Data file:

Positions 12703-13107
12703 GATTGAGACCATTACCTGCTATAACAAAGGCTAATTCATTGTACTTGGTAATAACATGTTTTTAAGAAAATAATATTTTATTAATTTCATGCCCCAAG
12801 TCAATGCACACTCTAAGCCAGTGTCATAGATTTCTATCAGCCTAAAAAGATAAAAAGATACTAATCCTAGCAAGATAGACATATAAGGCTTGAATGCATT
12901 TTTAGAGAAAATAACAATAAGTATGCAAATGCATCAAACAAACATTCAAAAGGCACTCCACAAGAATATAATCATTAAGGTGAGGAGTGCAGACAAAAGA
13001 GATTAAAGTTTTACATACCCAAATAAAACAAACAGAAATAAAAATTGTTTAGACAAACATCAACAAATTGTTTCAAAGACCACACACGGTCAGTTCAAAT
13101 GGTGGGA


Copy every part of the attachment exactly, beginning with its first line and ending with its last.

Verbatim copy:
Positions 12703-13107
12703 GATTGAGACCATTACCTGCTATAACAAAGGCTAATTCATTGTACTTGGTAATAACATGTTTTTAAGAAAATAATATTTTATTAATTTCATGCCCCAAG
12801 TCAATGCACACTCTAAGCCAGTGTCATAGATTTCTATCAGCCTAAAAAGATAAAAAGATACTAATCCTAGCAAGATAGACATATAAGGCTTGAATGCATT
12901 TTTAGAGAAAATAACAATAAGTATGCAAATGCATCAAACAAACATTCAAAAGGCACTCCACAAGAATATAATCATTAAGGTGAGGAGTGCAGACAAAAGA
13001 GATTAAAGTTTTACATACCCAAATAAAACAAACAGAAATAAAAATTGTTTAGACAAACATCAACAAATTGTTTCAAAGACCACACACGGTCAGTTCAAAT
13101 GGTGGGA